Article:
"You'll receive an F."
A failing grade.
No questions asked. No consideration given. Automatic F.
That was the policy of my college photography professor. A portrait with a brick wall background would receive an automatic failing grade. The syllabus stated it in bold print. Dutifully, or doubtfully as we were, we asked about it none-the-less. His verbal answer as recorded above was as straightforward as his written statement.
Confounded. There we sat. Students in turmoil. A professor who meant what he wrote on his syllabus even though we asked nicely. A man who challenged us to find more creative backgrounds than brick walls. Where in the world would we take portraits other than in front of our ubiquitous collegiate brick walls?!
Imagine our surprise when one simple rule forced us to see everything that was already all around us. Our prof-imposed creativity forced us into the kaleidoscope. Shapes, colors, variety, texture, richness. Off the campus and into life. Both our photos and our world views saw benefit.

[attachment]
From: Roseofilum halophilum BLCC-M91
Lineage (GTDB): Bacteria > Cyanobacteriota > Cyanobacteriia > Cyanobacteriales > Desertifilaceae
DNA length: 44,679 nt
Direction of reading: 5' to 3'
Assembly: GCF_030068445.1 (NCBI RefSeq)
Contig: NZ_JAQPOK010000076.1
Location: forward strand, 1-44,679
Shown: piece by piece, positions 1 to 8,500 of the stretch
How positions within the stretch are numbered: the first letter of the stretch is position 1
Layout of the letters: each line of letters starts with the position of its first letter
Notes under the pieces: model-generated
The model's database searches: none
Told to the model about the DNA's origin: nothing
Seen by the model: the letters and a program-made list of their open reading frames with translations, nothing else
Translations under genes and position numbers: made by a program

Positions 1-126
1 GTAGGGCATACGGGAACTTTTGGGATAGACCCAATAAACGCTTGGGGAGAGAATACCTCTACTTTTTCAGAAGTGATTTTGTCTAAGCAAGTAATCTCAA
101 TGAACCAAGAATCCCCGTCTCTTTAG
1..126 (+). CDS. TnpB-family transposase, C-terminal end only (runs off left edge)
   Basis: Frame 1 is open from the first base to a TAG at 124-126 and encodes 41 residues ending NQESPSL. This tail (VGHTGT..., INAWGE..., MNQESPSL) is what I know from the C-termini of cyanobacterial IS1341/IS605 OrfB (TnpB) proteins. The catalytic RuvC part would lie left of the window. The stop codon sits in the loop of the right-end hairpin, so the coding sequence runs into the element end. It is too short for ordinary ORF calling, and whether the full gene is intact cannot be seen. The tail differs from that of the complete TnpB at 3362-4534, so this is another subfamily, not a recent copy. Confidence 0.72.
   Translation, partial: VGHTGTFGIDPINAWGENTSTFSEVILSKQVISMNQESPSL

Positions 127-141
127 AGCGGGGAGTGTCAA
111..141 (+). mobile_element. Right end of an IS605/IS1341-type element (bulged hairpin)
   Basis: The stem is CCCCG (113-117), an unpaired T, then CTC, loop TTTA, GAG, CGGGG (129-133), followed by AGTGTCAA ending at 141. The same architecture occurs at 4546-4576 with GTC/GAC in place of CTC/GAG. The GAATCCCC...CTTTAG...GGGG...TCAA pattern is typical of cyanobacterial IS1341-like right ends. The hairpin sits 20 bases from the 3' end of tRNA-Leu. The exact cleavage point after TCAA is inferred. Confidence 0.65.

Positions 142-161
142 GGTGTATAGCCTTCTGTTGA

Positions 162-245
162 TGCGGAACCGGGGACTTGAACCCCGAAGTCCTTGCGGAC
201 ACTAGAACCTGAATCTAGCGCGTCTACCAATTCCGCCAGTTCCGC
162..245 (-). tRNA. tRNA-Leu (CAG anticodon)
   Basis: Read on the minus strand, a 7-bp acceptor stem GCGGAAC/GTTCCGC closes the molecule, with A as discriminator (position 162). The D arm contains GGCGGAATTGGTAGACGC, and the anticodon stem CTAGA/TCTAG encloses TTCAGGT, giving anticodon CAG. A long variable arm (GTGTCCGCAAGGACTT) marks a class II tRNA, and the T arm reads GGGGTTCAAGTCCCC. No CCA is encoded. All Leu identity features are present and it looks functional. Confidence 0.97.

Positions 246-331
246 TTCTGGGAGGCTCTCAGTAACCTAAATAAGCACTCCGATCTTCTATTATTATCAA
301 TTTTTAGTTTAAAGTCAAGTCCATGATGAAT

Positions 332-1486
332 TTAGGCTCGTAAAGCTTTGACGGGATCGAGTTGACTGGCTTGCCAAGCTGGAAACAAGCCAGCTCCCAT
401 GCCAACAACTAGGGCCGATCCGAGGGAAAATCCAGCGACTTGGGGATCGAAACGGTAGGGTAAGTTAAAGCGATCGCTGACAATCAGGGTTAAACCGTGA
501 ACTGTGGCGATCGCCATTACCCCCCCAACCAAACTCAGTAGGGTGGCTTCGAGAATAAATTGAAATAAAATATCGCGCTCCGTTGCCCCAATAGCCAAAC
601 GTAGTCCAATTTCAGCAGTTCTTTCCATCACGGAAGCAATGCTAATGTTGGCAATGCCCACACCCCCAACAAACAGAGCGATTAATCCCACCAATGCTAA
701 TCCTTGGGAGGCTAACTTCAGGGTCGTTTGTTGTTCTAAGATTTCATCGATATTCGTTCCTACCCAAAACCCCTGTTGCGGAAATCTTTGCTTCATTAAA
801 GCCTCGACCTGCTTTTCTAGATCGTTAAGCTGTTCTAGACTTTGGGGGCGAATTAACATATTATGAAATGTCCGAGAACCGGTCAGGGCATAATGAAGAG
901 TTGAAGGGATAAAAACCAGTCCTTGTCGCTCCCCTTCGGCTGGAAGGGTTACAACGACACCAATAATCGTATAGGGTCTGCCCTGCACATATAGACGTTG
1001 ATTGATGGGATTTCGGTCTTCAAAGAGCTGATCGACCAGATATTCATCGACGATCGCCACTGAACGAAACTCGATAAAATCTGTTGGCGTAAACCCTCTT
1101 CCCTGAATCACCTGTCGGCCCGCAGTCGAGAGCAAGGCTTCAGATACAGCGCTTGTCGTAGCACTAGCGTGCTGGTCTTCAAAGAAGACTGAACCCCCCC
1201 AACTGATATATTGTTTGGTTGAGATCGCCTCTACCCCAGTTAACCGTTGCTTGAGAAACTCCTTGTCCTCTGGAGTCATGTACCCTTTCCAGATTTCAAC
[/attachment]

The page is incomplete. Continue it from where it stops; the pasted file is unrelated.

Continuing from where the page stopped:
Yet for many, one rule defines everything. The suspects are always "them." The "other." That opposing political party is stupid. That different race of people is bad. That other religious group is evil. One rule builds walls of ignorance, prejudice, fear, and hatred.
Sometimes such people emerge from their walls to emote. Saying or writing ugly things full of half-truths or outright lies. Organizing or marching in protest. And at the worse, using their walls to bring violence down upon those they see as other.
Ignorance. Prejudice. Fear. Hatred. Extremism.
We don't need such walls. The world is more beautiful without them.
Back to my college photography class, you may have wondered how many portraits were turned in with brick walls? One. She forgot. The prof did not. F.
If only our world had a professor with one rule: don't have brick walls of hate; love one another as I have loved you.